To detect significant coronary stenosis in the major coronary arteries, we divided the left ventricle into anterior circulation (LAD territory: basal to middle anteroseptal and anterior wall, middle interventricular septum, and apex) and posterior circulation (RCA and LCX territory) because the posterior wall overlaps the region between the RCA and LCX. Significant coronary artery stenosis in the LAD and RCA or LCX (non-LAD) were determined in a specific coronary artery territory by comparing the change between the resting and peak stress imaging using the same criteria described above.
The images from diagnostic coronary angiography were interpreted by an experienced interventional cardiologist. Significant CAD was defined as >70% luminal diameter stenosis in at least one of the three major coronary arteries measured in the worst-view angiographic projection. Because of retrospective nature of the selection of the patients, intravascular ultrasound or fractional flow reserve measurement was not systematically conducted in this study.
Interobserver variability in GLS measurements between each paired observer (expert vs expert, expert vs fellow, and fellow vs fellow) was represented using Pearson correlation, bias, limit of agreement, intraclass correlation coefficient, and percentage variability. Interobserver variability in diagnosis on a patient basis and a vessel basis was estimated using a concordance rate with κ statistics.
Continuous data are expressed as mean ± SD or as median (interquartile range) according to the data distribution. Normality was evaluated using the Shapiro-Wilk W test. Categorical data are presented as numbers or percentages. All statistical analyses were performed using JMP version 11.0 (SAS Institute, Cary, NC), Prism version 5.0 (GraphPad Software, San Diego, CA), or SPSS version 18.0 (SPSS, Chicago, IL). To avoid unnecessary confusion, we report the absolute values of GLS in the text, figures, and tables, in accordance with definitions from the standardization task force, with the exception of the original bull’s-eye map. GLS between baseline and peak stress was compared using the Wilcoxon signed rank test. GLS results among five observers were compared using the nonparametric Friedman test with post hoc analysis done between two paired observers. Sensitivity, specificity, and accuracy were calculated using standard formulae. Accuracy was calculated as the total number of true positive and true negative tests divided by the total number of patients. The statistical differences between expert and fellow as well as between visual assessment and strain analysis for individual observer were analyzed by chi-square or Fisher’s exact analysis. P < .05 was considered statistically significant.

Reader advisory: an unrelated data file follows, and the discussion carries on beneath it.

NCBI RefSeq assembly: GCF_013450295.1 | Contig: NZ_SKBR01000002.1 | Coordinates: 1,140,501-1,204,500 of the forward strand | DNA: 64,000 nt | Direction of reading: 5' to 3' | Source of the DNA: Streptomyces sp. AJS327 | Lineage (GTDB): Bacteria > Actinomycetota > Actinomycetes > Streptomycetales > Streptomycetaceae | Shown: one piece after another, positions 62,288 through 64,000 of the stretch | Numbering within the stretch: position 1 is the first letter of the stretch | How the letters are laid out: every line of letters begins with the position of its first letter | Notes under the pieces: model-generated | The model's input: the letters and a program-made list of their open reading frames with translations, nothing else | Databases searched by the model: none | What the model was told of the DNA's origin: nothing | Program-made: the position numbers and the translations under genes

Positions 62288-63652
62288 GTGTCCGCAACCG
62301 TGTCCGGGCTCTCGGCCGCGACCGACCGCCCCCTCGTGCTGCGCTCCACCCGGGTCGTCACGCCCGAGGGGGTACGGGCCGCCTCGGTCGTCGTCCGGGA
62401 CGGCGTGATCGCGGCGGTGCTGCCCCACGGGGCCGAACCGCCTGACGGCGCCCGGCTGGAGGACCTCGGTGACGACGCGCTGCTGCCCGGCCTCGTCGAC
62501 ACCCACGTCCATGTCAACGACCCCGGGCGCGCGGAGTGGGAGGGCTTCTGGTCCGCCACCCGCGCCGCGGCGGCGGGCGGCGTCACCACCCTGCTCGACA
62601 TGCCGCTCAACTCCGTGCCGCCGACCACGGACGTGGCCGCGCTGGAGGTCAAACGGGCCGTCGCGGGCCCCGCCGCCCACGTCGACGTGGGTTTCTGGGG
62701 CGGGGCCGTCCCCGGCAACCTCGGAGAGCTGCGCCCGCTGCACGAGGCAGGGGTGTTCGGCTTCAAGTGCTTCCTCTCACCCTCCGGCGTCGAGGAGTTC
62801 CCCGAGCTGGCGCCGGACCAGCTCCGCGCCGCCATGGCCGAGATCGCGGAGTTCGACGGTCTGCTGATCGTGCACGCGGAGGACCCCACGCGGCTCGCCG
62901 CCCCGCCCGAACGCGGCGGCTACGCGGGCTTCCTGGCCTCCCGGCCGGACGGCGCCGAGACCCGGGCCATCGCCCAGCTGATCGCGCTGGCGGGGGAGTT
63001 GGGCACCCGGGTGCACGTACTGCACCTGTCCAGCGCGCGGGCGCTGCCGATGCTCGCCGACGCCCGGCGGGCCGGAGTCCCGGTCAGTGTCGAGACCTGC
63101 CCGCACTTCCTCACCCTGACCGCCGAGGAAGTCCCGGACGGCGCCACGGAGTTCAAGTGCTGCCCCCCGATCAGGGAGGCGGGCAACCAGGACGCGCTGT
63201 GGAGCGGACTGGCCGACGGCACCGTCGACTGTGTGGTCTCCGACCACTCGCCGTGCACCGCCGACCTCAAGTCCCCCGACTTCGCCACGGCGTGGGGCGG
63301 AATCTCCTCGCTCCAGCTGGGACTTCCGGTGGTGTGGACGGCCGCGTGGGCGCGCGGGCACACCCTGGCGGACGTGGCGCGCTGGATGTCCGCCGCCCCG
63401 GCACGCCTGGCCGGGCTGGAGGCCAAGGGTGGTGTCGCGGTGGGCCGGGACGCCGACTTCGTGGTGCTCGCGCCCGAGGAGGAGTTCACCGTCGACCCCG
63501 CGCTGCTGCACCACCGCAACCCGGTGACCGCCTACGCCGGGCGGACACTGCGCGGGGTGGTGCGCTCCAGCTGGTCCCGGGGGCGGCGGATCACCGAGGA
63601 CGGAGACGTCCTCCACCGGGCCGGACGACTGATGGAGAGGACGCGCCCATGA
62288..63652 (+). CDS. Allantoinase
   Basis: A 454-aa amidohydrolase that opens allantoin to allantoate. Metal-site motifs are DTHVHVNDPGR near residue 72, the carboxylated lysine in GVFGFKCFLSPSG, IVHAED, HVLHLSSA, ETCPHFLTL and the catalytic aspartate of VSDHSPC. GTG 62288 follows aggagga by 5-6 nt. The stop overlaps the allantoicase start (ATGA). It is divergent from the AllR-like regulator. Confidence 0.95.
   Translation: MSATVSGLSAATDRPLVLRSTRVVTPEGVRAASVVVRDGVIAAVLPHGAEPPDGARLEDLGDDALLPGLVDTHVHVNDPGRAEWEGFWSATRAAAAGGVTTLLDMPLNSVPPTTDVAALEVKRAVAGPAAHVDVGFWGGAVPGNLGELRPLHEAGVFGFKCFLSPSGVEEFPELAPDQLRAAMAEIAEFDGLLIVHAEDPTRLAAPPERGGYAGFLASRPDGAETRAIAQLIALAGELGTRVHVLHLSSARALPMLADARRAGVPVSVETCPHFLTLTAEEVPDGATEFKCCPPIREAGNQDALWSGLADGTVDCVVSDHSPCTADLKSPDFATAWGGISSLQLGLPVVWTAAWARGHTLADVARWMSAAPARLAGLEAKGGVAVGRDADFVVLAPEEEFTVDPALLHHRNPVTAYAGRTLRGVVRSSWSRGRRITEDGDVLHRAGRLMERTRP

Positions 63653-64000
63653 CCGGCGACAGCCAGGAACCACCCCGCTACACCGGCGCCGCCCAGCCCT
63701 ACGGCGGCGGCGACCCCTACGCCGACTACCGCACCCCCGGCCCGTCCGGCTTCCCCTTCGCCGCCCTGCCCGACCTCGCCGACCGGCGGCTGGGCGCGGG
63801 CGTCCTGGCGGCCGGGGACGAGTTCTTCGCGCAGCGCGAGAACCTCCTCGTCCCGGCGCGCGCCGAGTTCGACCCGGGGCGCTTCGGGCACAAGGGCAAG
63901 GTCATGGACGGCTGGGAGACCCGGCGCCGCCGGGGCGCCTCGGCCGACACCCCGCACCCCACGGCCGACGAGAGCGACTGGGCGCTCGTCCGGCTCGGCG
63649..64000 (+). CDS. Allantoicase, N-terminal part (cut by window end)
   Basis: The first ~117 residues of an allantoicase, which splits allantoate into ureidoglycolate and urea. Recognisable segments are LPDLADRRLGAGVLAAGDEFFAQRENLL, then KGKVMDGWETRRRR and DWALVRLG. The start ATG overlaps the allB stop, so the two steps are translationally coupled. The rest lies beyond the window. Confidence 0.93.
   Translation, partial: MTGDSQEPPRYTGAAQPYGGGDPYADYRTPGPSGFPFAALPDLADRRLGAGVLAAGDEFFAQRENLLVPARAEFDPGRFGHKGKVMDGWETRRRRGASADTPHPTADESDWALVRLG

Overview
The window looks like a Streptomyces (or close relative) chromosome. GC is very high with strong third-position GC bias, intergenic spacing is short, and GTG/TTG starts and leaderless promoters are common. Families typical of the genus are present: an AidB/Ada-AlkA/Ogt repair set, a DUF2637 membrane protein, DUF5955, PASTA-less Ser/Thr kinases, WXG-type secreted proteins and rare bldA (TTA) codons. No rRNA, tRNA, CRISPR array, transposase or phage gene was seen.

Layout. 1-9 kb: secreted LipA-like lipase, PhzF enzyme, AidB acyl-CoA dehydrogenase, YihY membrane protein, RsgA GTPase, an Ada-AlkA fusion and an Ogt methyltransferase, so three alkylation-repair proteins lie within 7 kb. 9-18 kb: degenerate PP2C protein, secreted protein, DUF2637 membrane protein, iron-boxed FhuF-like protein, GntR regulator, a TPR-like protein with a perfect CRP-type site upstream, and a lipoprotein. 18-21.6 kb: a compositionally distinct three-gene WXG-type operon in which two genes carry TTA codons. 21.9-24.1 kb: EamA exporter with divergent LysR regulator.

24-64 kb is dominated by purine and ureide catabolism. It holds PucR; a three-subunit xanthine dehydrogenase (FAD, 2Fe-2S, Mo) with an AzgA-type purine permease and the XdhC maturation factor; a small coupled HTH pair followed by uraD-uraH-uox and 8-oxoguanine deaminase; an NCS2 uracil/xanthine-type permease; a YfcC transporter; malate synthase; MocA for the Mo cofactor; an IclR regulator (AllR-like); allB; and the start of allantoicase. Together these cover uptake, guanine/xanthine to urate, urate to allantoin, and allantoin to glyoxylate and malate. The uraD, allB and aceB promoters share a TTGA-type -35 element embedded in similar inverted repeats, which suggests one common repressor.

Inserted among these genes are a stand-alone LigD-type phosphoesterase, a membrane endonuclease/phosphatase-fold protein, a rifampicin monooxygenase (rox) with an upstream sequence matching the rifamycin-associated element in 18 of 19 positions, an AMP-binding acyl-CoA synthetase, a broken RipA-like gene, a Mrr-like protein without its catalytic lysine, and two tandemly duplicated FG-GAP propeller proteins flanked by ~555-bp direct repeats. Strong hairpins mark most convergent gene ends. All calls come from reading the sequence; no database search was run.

Among the 37 patients (mean age, 73 ± 11 years; 43% women) included in our study, 68% had significant CAD, 41% had multivessel disease, and 38% had baseline wall motion abnormalities ( Table 1 ). End point distribution was as follows: achievement of the target heart rate in 22 patients, end of the protocol in nine, new or worsening wall motion abnormality in four, and others in two. Atropine was given to 11 patients (30%). The frame rate between rest and peak stress was similar (66 vs 66 frames/sec, P = .3240).
|Variable||n = 37|
|Age (y)||73.4 ± 10.9|
|Body surface area (m 2 )||1.55 ± 0.19|
|Diabetes mellitus||16 (43%)|
|Current or previous smoking||9 (24%)|
|Old myocardial infarction||10 (27%)|
|LV hypertrophy||23 (62%)|
|Calcium channel blocker||7 (19%)|
|LVEF (%)||68 (52.5–76.5)|
|LV mass index (g/m 2 )||117.9 (92.8–135.2)|
|Baseline wall motion abnormality||14 (38%)|
|Coronary artery disease||25 (68%)|
|No significant stenosis||12 (24%)|
|One-vessel disease||10 (27%)|
|Multivessel disease||15 (41%)|
|LAD affected||17 (46%)|
|Baseline systolic blood pressure (mm Hg)||155.6 ± 25.7|
|Peak systolic blood pressure (mm Hg)||162.4 ± 37.2|
|Baseline heart rate (beats/min)||67.6 ± 13.3|
|Peak heart rate (beats/min)||119.6 ± 25.5|
|Percentage predicted heart rate achieved||86.1 ± 14|
Of the 111 analyzable apical images (three images per patient), none were excluded because of persistent poor tracking. Visual analysis had 100% feasibility. GE software could not provide a bull’s-eye map for either baseline or peak stress in zero to three patients for the expert physicians and zero to four patients for the fellow physicians, primarily because of the differing heart rate (sinus arrhythmia) in the three apical views.
Diagnostic Accuracy of Visual and Strain Analysis
Table 2 presents the sensitivity, specificity, and accuracy among the five observers for diagnosing >70% coronary stenosis. On a patient basis, the expert had 59% to 70% diagnostic accuracy in visual assessment, which did not significantly improve using strain analysis, because strain imaging yielded higher sensitivity but lower specificity than visual analysis ( Table 2 ). For LAD stenosis, diagnostic accuracy was similar between visual assessment and strain analysis among experts. Strain analysis had slightly lower diagnostic accuracy compared with visual assessment for detecting significant RCA and LCX stenosis.
|Expert 1||Expert 2||Expert 3||Fellow 1||Fellow 2||Expert 1||Expert 2||Expert 3||Fellow 1||Fellow 2||Expert 1||Expert 2||Expert 3||Fellow 1||Fellow 2|